Health risk associated with airborne particulate matter and its components in Jeddah, Saudi Arabia

Roy M. Harrison*, Dimitrios Bousiotis, A. M. Mohorjy, A. K. Alkhalaf, M. Shamy, M. Alghamdi, M. Khoder, M. Costa

*Corresponding author for this work

Research output: Contribution to journalArticlepeer-review

26 Citations (Scopus)
205 Downloads (Pure)

Abstract

Samples of PM2.5 and PM10 have been collected in all of four seasons at seven sites within the city of Jeddah, Saudi Arabia. The samples have been analysed for a range of trace elements. There is a large loading of wind-blown dust and the majority of elements are predominantly associated with coarse particles. Enrichment factors, however, show that some elements are markedly enriched above crustal abundance. Using mean data for the PM2.5 and PM10 fractions from each of the seven sampling sites, health risks have been estimated for particulate matter mass, the elements Cr, Mn, Ni, Pb, As, Cd and V measured in this study, and polycyclic aromatic hydrocarbons using data from an earlier study within Jeddah. Cancer risks are calculated from mean airborne concentrations and cancer slope factors for the carcinogenic metals and PAH, but the cancer risks are relatively modest compared to the lifetime risk of mortality due to PM2.5 exposure. The risks associated with exposure to V and Mn are considered to be small, while concentrations of cadmium far exceed the European Union Limit Value and World Health Organisation guideline. Cadmium shows a very high crustal enrichment factor but is present predominantly in the coarse particle fraction suggesting that local soils and surface dusts are unusually enriched in Cd relative to the global average. Using national data for mortality rates, the excess mortality due to PM2.5 exposure has been calculated and amounts to over 1100 deaths annually for the city of Jeddah.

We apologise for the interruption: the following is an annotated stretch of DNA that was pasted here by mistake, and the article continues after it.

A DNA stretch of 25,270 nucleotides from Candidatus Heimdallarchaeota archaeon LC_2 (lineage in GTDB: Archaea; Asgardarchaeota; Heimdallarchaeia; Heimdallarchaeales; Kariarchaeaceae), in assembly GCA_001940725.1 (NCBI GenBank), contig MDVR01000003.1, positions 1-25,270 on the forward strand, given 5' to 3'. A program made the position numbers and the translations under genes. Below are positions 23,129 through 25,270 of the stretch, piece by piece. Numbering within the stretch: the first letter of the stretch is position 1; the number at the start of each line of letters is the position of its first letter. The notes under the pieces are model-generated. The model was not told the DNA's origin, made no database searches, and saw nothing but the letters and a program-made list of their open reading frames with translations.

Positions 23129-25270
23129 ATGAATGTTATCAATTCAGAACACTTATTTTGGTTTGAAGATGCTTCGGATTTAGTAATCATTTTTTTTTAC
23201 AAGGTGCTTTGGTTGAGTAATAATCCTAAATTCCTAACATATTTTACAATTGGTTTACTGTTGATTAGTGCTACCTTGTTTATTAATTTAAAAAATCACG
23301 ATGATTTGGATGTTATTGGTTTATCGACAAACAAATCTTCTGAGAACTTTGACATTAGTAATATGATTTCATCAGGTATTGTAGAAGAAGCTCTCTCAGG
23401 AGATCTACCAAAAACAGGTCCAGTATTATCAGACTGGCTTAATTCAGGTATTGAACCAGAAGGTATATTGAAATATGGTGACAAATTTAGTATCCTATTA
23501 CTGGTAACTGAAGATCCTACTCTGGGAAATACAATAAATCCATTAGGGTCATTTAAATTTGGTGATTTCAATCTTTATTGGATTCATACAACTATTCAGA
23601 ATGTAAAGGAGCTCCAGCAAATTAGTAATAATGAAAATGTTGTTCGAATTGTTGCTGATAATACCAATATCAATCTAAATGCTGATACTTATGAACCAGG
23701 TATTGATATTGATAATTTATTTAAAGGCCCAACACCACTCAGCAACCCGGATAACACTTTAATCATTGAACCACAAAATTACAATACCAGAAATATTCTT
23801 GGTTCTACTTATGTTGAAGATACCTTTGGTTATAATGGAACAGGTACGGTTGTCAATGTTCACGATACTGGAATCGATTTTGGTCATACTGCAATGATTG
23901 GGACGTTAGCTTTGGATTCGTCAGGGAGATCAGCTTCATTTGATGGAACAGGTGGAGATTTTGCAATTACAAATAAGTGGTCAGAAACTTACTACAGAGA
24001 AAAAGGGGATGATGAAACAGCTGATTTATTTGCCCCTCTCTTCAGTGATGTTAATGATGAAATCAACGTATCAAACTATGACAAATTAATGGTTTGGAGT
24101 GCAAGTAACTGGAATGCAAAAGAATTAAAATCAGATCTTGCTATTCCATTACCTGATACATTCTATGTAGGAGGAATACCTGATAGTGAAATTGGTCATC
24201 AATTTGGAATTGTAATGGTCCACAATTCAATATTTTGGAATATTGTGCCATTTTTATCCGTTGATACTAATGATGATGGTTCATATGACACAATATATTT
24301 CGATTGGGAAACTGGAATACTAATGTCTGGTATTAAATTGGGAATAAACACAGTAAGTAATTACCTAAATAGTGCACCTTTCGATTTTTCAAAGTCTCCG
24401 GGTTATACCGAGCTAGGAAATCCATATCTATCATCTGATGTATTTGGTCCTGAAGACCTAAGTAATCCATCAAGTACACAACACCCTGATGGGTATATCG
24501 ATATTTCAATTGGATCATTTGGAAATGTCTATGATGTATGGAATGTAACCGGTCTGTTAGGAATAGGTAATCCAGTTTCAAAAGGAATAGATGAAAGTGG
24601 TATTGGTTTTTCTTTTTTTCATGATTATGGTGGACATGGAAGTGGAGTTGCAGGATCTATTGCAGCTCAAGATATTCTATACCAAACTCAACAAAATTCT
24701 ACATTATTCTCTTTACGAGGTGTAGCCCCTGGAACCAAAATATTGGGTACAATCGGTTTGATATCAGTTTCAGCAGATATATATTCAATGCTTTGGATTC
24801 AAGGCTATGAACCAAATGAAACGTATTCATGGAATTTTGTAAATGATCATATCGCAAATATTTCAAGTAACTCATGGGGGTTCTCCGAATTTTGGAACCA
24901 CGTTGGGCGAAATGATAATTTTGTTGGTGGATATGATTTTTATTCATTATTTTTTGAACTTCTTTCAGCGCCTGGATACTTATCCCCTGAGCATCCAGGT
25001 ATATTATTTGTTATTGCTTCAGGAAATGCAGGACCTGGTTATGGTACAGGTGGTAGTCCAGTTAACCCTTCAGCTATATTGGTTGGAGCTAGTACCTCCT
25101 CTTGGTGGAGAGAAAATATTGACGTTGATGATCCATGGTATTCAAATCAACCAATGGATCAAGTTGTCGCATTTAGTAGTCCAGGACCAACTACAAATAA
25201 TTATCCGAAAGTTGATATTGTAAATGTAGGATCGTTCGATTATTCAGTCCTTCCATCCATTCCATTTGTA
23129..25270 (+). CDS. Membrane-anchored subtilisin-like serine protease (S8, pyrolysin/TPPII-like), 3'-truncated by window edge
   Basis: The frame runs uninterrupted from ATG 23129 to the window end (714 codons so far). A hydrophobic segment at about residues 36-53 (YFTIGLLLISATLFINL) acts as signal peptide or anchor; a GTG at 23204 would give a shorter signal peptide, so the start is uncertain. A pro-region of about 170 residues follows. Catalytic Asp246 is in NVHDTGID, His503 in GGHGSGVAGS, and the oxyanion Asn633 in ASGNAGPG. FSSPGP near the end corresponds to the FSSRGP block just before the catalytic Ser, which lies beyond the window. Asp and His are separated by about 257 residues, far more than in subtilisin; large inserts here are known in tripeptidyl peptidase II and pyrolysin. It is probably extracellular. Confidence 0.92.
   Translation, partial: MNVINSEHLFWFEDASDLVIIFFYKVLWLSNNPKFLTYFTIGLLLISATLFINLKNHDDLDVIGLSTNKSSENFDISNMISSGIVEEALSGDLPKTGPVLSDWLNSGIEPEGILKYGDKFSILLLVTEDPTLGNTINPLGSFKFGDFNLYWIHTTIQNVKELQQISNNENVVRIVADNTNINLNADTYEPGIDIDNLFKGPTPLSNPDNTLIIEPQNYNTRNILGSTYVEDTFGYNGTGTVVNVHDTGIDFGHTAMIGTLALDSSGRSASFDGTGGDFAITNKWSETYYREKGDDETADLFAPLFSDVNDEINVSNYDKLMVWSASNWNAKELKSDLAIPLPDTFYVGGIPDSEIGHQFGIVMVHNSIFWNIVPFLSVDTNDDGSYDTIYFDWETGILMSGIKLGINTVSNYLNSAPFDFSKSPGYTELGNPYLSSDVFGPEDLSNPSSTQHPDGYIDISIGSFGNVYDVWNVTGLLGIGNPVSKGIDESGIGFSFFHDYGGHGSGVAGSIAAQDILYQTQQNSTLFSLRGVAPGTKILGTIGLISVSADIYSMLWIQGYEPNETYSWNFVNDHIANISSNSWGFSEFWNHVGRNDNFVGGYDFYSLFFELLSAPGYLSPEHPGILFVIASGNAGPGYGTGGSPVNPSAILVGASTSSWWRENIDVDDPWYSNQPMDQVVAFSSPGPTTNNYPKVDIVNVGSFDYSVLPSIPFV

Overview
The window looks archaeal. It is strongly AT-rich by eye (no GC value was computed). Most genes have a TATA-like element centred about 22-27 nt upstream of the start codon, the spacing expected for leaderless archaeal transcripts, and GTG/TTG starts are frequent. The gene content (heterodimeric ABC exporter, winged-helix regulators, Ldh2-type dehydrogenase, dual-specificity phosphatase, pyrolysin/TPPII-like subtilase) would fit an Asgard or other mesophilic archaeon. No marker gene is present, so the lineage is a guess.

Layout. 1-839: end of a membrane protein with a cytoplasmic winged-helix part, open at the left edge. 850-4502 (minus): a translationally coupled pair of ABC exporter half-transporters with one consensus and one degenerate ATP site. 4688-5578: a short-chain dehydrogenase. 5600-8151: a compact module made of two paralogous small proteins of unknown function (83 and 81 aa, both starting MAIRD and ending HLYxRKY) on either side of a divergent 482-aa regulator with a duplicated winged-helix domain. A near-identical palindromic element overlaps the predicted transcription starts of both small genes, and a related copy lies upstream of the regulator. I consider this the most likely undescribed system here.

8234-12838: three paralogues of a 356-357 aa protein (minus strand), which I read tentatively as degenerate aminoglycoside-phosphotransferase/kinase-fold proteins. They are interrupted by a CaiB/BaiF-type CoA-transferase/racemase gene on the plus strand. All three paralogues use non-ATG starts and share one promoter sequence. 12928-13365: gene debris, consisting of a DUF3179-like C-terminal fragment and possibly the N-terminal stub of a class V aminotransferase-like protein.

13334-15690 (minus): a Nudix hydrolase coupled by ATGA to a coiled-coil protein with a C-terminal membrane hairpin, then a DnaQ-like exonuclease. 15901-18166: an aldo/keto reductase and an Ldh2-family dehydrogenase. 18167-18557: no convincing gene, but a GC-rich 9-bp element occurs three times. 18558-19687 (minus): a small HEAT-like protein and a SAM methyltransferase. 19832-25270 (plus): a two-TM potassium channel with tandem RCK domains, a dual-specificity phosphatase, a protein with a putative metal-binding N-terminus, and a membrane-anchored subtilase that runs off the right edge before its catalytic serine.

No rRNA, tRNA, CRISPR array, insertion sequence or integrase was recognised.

Original languageEnglish
Pages (from-to)531-539
Number of pages9
JournalScience of the Total Environment
Volume590-591
Early online date9 Mar 2017
DOIs
Publication statusPublished - 15 Jul 2017

Keywords

  • Health risk
  • Particulate matter
  • PM2.5
  • PM10

ASJC Scopus subject areas

  • Environmental Engineering
  • Environmental Chemistry
  • Waste Management and Disposal
  • Pollution

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